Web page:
Many of you will be somewhat familiar with the so-called “Toyota House.” The Toyota Production System (TPS) “house” is built upon the foundation of the Toyota Way Philosophy, with its second foundational level being “Visual Management,” followed by standardized processes and heijunka, or leveled production.
At the core of the TPS lies the concept of continuous improvement, and at the top—the outcomes—lie “best quality,” “lowest cost,” “shortest lead time,” “best safety,” and “high morale.”
You can read more about the TPS and find a diagram of the TPS House in Jeffrey Liker’s book Toyota Production System.
This approach has, over the last 60+ years, taken Toyota from a weak and struggling firm emerging from the ashes of a war-torn Japan, to the pinnacle of the automotive industry worldwide. By 2003—more than a decade ago, Toyota’s annual profits were already greater than the earnings of General Motors, Chrysler and Ford combined.
It is difficult to argue with that kind of success.
Yet, Toyota’s methods have proven to be effective in organizations around the world when adopted as “the whole house”—from the foundation up.
Those methods have been far less effective when attempts were made to isolate Lean “tools” and “practices” from the foundation and implement just “the practices.”
New Tools for the Supply Chain
Now, in recent years, exciting new tools and philosophies about to make supplies chains more effective have emerged. There are many similarities to the TPS house found in the truly demand-driven supply chain approach.
I emphasize the word “truly” as the adjective for “demand-driven,” because so many have adopted the term “demand-driven” to suggest that somehow improving forecasting methods and algorithms can convert a “forecast-driven” operation into a “demand-driven” operation. I, personally, do not believe that is true.
For me, truly demand-driven means that, while planning may be forward-looking and even driven (as it often must be) by forecasts, all execution in the supply chain is derived from signals flowing from actual demand.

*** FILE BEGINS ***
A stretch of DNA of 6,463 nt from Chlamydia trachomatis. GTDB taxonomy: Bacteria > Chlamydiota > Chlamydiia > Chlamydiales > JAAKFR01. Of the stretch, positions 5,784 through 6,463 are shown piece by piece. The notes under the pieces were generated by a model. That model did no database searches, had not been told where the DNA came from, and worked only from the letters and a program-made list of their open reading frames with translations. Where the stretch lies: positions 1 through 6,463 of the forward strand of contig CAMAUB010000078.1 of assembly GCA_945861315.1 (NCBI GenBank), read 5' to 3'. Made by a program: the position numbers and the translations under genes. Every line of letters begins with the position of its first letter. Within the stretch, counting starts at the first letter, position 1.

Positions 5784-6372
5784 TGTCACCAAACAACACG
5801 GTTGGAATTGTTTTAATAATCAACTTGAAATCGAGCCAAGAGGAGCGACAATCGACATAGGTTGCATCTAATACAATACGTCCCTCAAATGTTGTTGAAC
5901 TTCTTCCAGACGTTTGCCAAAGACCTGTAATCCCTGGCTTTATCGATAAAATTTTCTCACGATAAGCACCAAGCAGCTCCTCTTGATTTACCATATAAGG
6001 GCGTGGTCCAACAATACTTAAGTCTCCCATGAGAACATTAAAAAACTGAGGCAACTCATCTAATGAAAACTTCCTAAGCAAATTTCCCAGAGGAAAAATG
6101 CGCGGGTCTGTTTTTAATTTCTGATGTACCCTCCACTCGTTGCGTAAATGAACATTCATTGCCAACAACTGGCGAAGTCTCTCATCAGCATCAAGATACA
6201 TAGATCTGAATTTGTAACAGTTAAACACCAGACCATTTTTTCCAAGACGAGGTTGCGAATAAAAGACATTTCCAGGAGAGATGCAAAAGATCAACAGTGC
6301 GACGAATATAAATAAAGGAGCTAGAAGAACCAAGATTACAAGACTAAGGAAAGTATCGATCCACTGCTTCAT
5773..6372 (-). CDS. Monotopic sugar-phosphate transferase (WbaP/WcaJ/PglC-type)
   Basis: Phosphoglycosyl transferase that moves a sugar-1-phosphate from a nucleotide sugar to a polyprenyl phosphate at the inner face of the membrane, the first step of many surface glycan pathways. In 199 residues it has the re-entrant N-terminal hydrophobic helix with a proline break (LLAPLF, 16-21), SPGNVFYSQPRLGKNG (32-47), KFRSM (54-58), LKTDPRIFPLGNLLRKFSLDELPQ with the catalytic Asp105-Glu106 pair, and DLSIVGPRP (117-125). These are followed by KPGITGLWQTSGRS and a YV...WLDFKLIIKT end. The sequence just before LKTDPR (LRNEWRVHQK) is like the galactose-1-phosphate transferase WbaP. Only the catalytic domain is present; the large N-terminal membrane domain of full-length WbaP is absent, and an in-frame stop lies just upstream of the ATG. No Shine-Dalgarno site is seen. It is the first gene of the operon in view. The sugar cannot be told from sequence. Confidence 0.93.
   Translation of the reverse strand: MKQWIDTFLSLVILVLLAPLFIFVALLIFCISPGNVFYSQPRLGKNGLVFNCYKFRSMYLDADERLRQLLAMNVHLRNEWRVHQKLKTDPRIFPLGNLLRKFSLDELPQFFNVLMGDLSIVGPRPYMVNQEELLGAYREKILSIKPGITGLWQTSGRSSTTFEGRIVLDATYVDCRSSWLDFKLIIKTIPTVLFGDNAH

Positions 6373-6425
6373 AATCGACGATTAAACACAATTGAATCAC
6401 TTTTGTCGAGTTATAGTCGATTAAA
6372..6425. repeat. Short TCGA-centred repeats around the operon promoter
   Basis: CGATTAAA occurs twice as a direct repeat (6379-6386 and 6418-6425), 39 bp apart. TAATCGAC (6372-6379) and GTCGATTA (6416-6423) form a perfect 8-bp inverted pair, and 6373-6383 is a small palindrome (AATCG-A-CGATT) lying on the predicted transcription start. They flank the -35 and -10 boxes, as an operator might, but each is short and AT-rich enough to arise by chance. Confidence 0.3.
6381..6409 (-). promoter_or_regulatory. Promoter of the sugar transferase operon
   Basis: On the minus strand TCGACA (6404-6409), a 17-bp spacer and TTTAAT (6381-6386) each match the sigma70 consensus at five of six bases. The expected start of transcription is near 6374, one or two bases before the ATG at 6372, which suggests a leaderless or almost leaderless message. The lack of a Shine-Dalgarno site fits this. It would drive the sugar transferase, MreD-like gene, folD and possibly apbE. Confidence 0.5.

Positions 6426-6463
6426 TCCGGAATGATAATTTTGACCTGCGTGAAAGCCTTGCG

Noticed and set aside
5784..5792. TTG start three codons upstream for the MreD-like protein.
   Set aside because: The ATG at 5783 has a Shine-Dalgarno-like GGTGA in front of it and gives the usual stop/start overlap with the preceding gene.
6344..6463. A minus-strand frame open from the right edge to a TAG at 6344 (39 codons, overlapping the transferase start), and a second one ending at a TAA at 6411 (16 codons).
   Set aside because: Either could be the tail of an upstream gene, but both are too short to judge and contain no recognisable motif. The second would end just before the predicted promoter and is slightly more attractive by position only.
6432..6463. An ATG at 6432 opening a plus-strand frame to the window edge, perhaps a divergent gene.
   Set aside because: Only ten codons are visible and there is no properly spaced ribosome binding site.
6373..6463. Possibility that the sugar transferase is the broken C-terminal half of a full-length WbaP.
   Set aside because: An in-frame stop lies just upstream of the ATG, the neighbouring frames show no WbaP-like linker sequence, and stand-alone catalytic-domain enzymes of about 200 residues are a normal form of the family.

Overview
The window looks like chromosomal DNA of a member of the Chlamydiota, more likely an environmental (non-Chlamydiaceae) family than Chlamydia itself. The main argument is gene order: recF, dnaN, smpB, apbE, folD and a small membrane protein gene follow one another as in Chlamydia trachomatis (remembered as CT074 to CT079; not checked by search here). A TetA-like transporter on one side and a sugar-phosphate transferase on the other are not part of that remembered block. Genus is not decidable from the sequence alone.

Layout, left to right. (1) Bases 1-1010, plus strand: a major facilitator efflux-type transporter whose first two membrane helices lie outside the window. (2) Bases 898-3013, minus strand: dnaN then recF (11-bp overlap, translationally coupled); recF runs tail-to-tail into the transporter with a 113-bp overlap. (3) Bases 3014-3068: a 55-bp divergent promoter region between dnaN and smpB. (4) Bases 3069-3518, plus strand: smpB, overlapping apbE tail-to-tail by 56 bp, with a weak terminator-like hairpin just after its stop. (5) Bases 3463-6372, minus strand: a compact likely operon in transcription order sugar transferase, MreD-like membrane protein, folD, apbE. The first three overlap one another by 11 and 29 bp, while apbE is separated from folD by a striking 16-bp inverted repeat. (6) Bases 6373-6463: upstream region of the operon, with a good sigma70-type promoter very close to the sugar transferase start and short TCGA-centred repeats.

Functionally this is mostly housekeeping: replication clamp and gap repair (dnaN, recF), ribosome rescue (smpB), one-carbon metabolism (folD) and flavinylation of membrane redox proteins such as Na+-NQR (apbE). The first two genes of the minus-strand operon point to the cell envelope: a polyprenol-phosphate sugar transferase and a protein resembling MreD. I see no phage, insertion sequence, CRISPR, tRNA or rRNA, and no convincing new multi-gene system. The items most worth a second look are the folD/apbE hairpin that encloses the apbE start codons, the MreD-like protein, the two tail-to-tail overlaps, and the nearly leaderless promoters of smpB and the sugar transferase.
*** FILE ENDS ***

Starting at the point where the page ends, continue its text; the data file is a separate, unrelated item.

Taking the concepts that are so well articulated in two books you (the reader) ought to own, I have created the new DEMAND-DRIVEN SUPPLY CHAIN HOUSE (see illustration). Here are the two books:
- Demand Driven Performance Using Smart Metrics by Debra Smith and Chad Smith
- Orlicky’s Material Requirements Planning – Third Edition by Carol Ptak and Chad Smith
The Demand-Driven Supply Chain House
Flow as the foundation
In the demand-driven supply chain house, we begin with FLOW as the foundation. There is, of course, a philosophical base for choosing flow, but it is articulated from various sources—not the least of which is the Toyota Production System itself.
In the demand-driven supply chain, we agree with this foundational principle:
All benefits will be directly related to the speed of flow of materials and information.
However, we add a simple caveat:
All benefits will be directly related to the speed of flow of relevant materials and relevant information.
When the system is producing goods that are not needed based on wrong forecasts, this is plainly a depiction of the flow of irrelevant materials based on the flow of irrelevant information (wrong data is always irrelevant). From such activity, only costs result. There is no durable benefit accrued to the system from this.
Pillar Number 1: Decoupling
Inventory in the supply chain always decouples demand from supply. So, here we are not speaking decoupling in general. Instead, in the demand-driven supply chain, decoupling should be done strategically, in order to maximize the return on capital invested in the inventory stocked at any given point in the supply chain.
Pillar Number 2: Actual Demand
In order to facilitate and accelerate the flow of relevant materials, we need the flow of relevant information. Therefore, we need a way for the system (the supply chain) to sense and respond to actual demand. Strategically placed inventory buffers fulfill that very requirements. Actual demand—and changes in actual demand—can be sensed by the supply chain by observing the condition of the buffers and their changes over time.
The Core: Buffers and Buffer Status
At the core of assuring and accelerating the flow of both relevant materials and relevant information, then, are the buffers. Included in the buffers is information about minimum order quantities (if applicable) and lead times, as important factors in the dynamic management of the buffers themselves.
At the Top of the House: The Results
At the top of the Demand-Drive Supply Chain House we find all of the benefits accruing:
- Fewer expedites (less fire-fighting)
- Lower inventories
- Dramatically improved customer service levels
- Increased (and, increasing) return on investment
Who would not want to live in a house like that?
Becoming demand-driven is all about installing new “thoughtware,” just like real success with implementing the Toyota Production System (Lean) requires an overhaul in the underlying philosophy of operations.
Stop pretending your operations are “demand-driven,” and enter the real world where benefits are constantly accruing from the FLOW of relevant materials and relevant information.
Leave a comment below (or contact us directly) with your stories—good and bad—about attempts to become demand-driven.
We look forward to hearing from you.